Backing Vocals -the finishing touch or a bit too much

Discussion in 'Bass Humor & Gig Stories [BG]' started by Jimmy4string, Apr 14, 2016.


  1. How is your experience with the backing vocals? I think they are great touch on a cover song that you are trying to perfect. However it can be tough giving someone an extra side job when they are concentrating on being great on their man instrument. Currently i am lead singer in our band and always wanting the BV's! Guitarist is our main guy so far but he usually is concentrating on something else or late or out of tune on the harmony. We have a Chinese Bass player and still an unknown horse in the race and I suspect our drummer may have some hidden BV talents. I am miching up everybody Saturday and going to see what we have :)
    Mainly started this thread to find out about you and your experiences with backing vocals and how you go about it.
    Cheers!
    Backer.jpg
     
  2. two fingers

    two fingers Opinionated blowhard. But not mad about it. Gold Supporting Member

    Feb 7, 2005
    Eastern NC USA
    I love them. They tell me that a band actually went out of the way to nail a song rather than just take a weak swing at it. There are tons of smash hit songs that wouldn't even sound "right" without them.

    Plus, my vocals have gotten me as many gigs as my bass chops. I highly recommend any bassist who want to increase his/her demand should work on singing.

    Yes, mic everybody and take inventory of vocal talent and range of everyone in the band.
     
  3. tbirdsp

    tbirdsp

    Sep 18, 2012
    Omaha, NE
    This plus a million!
    I do most of our backing vocals and sing lead on 6 or 7 songs just to give our singer a break. I hate cover bands that blow off the harmonies - they are just as important as any instrumental part of the song, if not more. Most people aren't going to remember if that guitar lick or bass riff was played perfectly - they'll know when the vocals aren't "right" though. I'll also add - playing bass to pop/rock/country songs is the easy part - trying to play AND sing, plus memorize lyrics - that's what takes almost all of my practice time.
    A solid bass player who can pick out and sing harmony parts will always find work.
     
    Tbone76, nixdad, Jimmy4string and 2 others like this.
  4. Howlin' Hanson

    Howlin' Hanson Lighter cabs, please.

    Sep 3, 2007
    Austin TX
    Forget the vocals. We all need a suit like the photo in the first post.

    And yes, if I'm not singing lead, I'm singing harmonies when the song needs it. Try and stop me.
     
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  5. HAHA Howlin you had me laughing abruptly at a quiet time at work! :laugh:
     
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  6. Robroy

    Robroy Guest

    Jun 21, 2006
    For me, GOOD BV's put the band in a different league. However, the key is "good". My old band had it. We could a-Capella the songs often. There were, for us, three secrets to good BV on covers.
    1. Assign specific parts to specific people. Our chord sheets used gray highlighting to identify two part and three part harmonies.
    2. Vocal only rehearsals. The instrumentalists need to know their vocal parts as much as their instrument.
    3. Record rehearsals. Everybody can hear what they are doing wrong. I was singing lead on Holiday and noticed that one of the background vocalists was all over the place. I was excited that the recording would show him that. Interestingly, it also showed that MY part was "choppy". I'd have never known.

    Extra credit: Don't try to add too much BV. You don't want to sound like one of those married couple live TV singing acts from the 50's where the husband and wife just sing duet from beginning to end. BV's add softness to some parts and can emphasize others, while also emphasizing the parts where the lead sings alone.
     
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  7. 999Brent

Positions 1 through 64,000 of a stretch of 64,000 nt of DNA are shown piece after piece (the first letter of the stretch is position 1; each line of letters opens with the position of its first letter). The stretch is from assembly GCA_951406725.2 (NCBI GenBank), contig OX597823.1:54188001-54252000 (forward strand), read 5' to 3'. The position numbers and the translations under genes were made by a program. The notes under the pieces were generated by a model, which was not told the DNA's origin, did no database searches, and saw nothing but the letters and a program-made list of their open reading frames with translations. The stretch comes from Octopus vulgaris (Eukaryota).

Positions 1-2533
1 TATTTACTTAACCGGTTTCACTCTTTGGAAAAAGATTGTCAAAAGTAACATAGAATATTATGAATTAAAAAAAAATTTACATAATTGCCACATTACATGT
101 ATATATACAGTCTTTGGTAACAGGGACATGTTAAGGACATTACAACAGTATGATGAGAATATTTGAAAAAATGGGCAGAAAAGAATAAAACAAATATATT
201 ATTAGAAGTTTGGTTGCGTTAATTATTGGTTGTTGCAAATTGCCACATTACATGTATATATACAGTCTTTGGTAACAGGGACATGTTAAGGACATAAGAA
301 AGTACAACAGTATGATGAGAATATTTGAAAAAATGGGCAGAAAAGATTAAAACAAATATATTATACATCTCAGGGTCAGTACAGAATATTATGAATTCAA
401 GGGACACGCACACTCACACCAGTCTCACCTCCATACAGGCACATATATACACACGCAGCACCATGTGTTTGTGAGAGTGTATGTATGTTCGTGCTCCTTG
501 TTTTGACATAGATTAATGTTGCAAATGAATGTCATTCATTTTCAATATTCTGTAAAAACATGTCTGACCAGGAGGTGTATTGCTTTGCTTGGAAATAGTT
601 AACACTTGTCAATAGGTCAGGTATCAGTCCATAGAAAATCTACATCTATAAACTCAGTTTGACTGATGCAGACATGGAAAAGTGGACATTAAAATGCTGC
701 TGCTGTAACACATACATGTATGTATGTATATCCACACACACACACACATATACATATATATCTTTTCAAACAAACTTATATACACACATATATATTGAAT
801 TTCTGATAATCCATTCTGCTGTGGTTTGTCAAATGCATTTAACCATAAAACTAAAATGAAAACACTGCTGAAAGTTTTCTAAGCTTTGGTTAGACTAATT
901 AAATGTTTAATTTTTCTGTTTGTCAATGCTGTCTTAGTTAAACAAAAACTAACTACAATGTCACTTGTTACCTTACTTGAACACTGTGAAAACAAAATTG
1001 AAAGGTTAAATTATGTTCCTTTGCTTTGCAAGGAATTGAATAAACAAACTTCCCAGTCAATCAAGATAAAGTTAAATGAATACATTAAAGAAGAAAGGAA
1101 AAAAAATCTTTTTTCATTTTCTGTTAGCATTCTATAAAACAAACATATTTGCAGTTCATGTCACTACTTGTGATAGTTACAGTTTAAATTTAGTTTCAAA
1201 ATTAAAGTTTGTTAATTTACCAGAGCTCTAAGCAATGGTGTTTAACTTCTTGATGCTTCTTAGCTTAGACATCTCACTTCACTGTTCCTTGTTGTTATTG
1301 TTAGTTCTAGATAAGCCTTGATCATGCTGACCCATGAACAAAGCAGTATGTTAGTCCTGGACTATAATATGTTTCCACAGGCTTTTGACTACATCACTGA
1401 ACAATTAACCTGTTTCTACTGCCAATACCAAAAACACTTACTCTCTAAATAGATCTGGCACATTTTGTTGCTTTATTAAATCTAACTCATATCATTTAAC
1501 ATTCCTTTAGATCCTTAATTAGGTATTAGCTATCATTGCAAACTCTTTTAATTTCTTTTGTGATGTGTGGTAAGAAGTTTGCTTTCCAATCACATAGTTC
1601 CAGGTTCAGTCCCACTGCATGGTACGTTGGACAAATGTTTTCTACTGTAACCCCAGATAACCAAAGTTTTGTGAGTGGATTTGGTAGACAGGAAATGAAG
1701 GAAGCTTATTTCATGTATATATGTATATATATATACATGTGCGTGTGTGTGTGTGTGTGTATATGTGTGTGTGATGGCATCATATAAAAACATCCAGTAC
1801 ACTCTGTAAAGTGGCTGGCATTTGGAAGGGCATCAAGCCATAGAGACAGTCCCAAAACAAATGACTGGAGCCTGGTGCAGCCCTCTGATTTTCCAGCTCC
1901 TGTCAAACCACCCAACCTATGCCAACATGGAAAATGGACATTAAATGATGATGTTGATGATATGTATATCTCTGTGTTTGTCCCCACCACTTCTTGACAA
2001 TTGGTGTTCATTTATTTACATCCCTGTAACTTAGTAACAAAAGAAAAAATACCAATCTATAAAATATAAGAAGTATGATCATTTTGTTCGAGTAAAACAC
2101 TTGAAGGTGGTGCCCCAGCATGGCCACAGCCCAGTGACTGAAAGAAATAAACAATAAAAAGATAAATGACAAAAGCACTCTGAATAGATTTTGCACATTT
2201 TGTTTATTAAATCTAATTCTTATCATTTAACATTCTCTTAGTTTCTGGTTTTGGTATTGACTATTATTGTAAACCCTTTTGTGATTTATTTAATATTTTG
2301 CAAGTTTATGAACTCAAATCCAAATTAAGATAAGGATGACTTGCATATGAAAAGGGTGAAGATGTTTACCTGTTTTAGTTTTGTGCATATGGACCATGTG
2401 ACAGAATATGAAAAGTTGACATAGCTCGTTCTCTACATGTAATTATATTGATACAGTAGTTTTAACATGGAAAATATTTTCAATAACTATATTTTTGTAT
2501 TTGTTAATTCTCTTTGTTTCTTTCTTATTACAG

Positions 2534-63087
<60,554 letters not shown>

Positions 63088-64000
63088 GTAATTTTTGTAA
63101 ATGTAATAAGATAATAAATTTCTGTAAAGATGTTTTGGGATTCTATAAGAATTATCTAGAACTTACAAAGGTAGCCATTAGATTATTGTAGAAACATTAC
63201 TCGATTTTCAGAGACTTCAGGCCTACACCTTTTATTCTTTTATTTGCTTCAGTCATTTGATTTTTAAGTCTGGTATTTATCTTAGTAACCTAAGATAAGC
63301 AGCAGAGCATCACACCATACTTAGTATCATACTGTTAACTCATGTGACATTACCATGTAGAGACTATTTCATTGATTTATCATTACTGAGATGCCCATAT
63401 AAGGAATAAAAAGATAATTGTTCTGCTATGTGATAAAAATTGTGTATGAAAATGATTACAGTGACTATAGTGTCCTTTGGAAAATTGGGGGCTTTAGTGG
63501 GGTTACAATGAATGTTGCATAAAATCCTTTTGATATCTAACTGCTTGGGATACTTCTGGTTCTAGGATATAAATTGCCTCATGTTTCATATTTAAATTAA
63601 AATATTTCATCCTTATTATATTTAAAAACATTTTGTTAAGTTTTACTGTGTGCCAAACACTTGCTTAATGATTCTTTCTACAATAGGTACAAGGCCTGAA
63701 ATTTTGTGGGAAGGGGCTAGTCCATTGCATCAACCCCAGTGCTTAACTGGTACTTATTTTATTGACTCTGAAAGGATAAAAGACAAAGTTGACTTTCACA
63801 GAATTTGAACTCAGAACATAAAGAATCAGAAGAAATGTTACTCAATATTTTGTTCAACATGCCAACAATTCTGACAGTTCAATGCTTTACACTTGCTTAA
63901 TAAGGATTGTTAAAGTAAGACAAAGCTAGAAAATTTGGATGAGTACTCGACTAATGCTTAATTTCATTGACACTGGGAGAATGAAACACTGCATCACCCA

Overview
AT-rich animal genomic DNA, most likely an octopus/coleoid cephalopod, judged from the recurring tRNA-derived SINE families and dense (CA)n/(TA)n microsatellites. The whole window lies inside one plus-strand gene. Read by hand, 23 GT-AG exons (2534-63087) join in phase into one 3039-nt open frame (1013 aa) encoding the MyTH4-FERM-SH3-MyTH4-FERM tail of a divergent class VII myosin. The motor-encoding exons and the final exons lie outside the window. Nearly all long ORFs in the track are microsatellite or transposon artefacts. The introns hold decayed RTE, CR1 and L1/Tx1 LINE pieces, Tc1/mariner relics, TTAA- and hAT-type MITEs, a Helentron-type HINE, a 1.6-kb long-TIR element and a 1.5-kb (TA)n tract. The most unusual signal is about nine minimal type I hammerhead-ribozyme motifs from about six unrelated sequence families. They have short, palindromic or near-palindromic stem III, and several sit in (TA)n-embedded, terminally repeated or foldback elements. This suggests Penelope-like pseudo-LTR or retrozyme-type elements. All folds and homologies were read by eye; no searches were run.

999Brent Supporting Member

    Jan 1, 2011
    Auckland, New Zealand
    In our cover band we all sing, we feel it adds a lot to the music.
    Everyone sings a practice, and the best of it is seen live.
    So we make sure backing vocal are at 90% before unveiling them on the public.

    Even if the backing vocals are bad they should be tried at practice as they will get better with time.
    Our singer will stop singing sometimes at practice and listen to us and correct harmonies where required or help us find them!!!
     
    Tbone76 likes this.
  8. Robroy

    Robroy Guest

    Jun 21, 2006
    That is the role I play. I think playing second, third and bass trombone in high school and college stage band gave me an ear for harmonies. I actually enjoy singing harmony more than lead. However, since I got my Digitech vlfx, that is changing.
     
  9. We have a really good lead vocalist/frontman (who can be a bit of a diva, but what's new?). From the rest of the band, one of the guitarists can, sort of, sing but can be a bit shouty and intonation can be suspect - he only joins in on backing vox when we cover Thin Lizzy's 'The Boys are Back In Town" at the obvious place. Our drummer says he can sing, but I've never heard him because he's new into the band, has only done five gigs with us, and says he wants to be on autopilot drum-wise before he joins in with vox, which is fair enough. That leaves me. I can sing (in tune when the monitor mix is as it should be) and good enough to have sung lead vocals in previous bands, although I would be the first to admit that I am a second rate lead vocalist; my range is OK but not stellar and the tone of my voice is quite ordinary. Nonetheless, to date, I am the bands only backing vocalist (apart from the 'boys are back' shouty response).

    What I find really helps is that I have a TC Helicon Voicelive Play that I have programmed with appropriate vocal doubling and harmonies for each song. If you're a guitarist it would be great because it works out the song's key and harmonies from the chords you play, as a bassist it's useless unless you double stop the third or minor third because that's how it calculates the harmony to apply, so you have to pre-program the key for each song, then apply the harmony voice or doubling options you want to use....it's got lots of other effects, like loads of reverb options, but I don't use those because our lead vocals use the reverb FX on the mixer (that I also run), so we both use the same reverb send and return so that it doesn't sound like he's in a cathedral and I'm in a small room. Needless to say, like all effects, you have to be very judicious in the harmonies and doubling to use, but once you've nailed it the backing vox can sound very effective...subtlety wins every time.